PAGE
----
In Syfy’s The Magicians, magic comes not from talent, but from pain—or so says Eliot, the excellently dry older student who has, inexplicably, taken a liking to Quentin Coldwater. (“I bond fast,” he says.) Eliot being a bit on the dramatic side, this should be taken with a grain of salt (or perhaps a salt-rimmed cocktail), but there’s plenty of pain, and angst, and anger to go around in the uneven second half of the show’s premiere, which would like to remind you that magic is not the solution for everything (or maybe anything).
Not long after the attack that ended “Unauthorized Magic,” Quentin, still disoriented, is being questioned by Professor Sunderland: What happened? Why did the Beast know his name? He doesn’t know; he barely knows what happened, piecing it together in flashbacks. The dean had a silver pocketwatch that got into Quentin’s hands and, when he pushed the button, whatever spell had been holding the student still snapped. Kady—previously known only as Penny’s snarky girlfriend—threw ineffective battle magic that she most certainly didn’t learn at Brakebills. And Alice, wide-eyed, efficient, and almost alarmingly calm, did a clever little spell that killed off the Beast’s face-hiding moths until he stumbled back through the mirror from whence he came.
Penny, direct as ever, shattered the mirror with a chair. Every one of them played a part in the creature’s departure, but it’s hardly made them a team—except that they’re all freaked out about the part they played in the Beast’s appearance. Penny wants to split; Alice and Quentin just don’t want to get kicked out. What Kady wants is a mystery, though she seems a little desperate as she talks Penny into staying, suggesting they go do something stupid if he’s leaving anyway. That stupid thing turns out to be liberating a few choice items from the clubhouse of the Physical Kids, the group of students to which Eliot and Margo belong.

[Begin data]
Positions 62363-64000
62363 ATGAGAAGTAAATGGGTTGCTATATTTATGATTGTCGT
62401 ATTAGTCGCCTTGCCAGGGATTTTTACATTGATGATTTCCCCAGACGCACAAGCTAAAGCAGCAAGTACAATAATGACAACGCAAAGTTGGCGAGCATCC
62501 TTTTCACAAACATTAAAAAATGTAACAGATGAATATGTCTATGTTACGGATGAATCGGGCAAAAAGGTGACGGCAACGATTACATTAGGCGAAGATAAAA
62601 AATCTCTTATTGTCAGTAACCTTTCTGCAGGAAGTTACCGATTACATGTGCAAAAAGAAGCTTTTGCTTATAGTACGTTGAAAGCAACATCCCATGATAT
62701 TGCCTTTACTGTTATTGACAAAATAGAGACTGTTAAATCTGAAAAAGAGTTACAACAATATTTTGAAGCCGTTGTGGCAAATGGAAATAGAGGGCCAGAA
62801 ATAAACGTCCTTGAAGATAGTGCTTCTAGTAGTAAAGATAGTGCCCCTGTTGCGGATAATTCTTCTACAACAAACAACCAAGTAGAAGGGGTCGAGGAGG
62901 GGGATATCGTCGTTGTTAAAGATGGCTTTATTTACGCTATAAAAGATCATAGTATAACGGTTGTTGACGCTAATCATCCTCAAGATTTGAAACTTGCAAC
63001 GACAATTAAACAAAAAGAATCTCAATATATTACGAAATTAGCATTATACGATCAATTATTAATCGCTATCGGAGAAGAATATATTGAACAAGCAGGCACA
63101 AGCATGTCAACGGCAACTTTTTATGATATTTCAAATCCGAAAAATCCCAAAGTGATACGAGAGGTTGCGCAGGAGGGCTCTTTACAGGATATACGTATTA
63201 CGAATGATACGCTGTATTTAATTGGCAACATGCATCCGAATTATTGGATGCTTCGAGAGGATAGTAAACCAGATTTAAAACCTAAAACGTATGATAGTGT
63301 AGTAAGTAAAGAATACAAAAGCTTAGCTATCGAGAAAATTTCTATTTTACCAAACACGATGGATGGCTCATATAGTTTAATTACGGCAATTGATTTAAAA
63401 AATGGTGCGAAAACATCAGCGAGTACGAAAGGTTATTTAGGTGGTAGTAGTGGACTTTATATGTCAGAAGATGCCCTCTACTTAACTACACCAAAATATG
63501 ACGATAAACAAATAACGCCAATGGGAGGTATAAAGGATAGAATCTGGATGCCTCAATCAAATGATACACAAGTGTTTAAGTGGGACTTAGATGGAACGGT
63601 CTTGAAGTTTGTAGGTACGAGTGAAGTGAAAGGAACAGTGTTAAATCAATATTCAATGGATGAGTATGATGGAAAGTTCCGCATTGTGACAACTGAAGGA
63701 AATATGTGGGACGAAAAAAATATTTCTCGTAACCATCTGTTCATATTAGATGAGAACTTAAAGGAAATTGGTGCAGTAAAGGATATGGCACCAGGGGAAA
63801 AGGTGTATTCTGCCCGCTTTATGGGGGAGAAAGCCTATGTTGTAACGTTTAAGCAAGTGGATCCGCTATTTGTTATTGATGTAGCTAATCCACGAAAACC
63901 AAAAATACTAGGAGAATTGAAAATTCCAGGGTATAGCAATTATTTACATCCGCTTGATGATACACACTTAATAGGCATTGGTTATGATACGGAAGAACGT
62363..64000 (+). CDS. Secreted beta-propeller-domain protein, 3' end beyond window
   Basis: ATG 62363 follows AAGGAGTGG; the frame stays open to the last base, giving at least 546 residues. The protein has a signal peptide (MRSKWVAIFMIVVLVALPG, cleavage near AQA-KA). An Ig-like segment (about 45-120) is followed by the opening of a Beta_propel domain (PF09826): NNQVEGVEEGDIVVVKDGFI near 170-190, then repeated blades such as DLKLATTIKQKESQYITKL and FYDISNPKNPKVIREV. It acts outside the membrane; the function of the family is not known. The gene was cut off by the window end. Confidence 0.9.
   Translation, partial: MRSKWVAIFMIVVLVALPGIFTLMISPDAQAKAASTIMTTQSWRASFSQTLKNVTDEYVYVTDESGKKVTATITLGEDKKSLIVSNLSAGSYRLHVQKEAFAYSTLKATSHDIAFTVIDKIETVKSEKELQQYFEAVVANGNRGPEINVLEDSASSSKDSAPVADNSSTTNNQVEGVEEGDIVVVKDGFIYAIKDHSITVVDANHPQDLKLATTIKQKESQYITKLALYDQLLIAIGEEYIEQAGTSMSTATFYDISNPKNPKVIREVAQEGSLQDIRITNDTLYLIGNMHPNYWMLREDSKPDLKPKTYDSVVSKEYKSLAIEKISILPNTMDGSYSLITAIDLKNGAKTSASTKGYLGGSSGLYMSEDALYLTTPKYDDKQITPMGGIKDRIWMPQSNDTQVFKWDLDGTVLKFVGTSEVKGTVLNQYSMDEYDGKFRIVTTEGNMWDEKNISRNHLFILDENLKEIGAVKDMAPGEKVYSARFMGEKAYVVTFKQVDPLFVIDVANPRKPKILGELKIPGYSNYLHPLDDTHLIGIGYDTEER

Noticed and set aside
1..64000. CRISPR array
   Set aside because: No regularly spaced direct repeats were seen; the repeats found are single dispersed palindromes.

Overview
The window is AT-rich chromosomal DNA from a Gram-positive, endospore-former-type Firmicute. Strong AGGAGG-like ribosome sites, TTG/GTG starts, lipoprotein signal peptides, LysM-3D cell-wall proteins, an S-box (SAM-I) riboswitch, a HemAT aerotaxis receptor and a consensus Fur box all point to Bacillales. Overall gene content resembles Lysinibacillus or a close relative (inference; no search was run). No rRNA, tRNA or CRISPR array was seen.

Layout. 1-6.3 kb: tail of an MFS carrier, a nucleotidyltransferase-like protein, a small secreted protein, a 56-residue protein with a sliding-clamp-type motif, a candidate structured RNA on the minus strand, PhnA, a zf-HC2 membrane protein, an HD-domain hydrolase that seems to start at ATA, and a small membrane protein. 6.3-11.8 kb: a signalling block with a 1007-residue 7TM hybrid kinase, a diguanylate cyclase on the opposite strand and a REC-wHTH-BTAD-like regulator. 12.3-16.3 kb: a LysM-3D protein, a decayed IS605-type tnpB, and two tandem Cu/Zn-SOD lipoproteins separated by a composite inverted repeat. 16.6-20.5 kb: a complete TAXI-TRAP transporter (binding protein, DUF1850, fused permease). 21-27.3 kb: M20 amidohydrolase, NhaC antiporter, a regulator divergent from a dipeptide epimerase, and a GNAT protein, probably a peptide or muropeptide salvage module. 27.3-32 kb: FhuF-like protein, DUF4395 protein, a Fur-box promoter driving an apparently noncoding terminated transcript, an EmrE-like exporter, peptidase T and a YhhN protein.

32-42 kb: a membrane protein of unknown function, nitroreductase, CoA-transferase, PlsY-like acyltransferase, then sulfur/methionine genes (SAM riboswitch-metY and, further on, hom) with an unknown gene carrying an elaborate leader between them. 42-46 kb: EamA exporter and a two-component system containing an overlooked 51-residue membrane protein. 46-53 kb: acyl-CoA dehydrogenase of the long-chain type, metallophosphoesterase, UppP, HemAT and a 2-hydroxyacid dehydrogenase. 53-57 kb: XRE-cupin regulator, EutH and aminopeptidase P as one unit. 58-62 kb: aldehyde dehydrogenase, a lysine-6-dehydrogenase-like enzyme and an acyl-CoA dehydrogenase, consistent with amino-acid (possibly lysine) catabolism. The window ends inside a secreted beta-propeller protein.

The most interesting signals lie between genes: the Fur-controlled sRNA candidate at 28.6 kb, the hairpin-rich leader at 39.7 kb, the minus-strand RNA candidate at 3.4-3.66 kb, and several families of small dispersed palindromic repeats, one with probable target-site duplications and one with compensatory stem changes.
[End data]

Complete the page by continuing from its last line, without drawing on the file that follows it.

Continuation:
Meanwhile, in Brooklyn, Julia is still in a creepy warehouse with creepy Pete, the guy who cornered her in a bar bathroom. Without a lot of fanfare, he locks her and another newbie hedgewitch, Marina, in a meat locker and tells them to get themselves out. Fancy that: Quentin’s desperately afraid of being kicked out of Brakebills; Julia’s desperate to get out of a meat locker. The compare and contrast between Quentin’s ability to mess up his cushy future and Julia’s struggle to have a magical future is not exactly subtle, but Julia’s frustration, which manifests in both ire and longing, is a good balance to Quentin’s total freakout.
Terrified Quentin can’t stop stammering, slouching, and skittering his way through the episode, through questioning by Sunderland (they’re all terrible liars) and a moment with Alice, where he theorizes that since the Beast had to have come from somewhere else, hey, maybe he came from Fillory! Alice speaks for the entire audience when she says that’s a leap—but her obliviousness to everything Fillory and Chatwin-related gives the episode an excuse to (a) give us the Brakebills’ version of a computer lab, which is curiously full of windchimes, and (b) have Quentin show Alice a cheerfully cheesy faux-documentary featuring Fillory expert “Dev Fleischman.”
The trouble with Quentin’s storyline in this episode is that it’s impossible to believe that he’s really getting kicked out of Brakebills, no matter how hard Jason Ralph sells Quentin’s worry (and he spends ever so much time looking worried/bedraggled/put upon). The show didn’t spend all this time setting Brakebills up—the tour, the Physical Kids’ house, every scene with Eliot, the backstory of how Alice got there—just to kick him out and wipe his memories in the second hour. His panic is just a time-filler that builds to two things: a confrontation with Penny, who apparently tells Sunderland a version of the truth in which everything is Quentin’s fault; and a long phone message to Julia.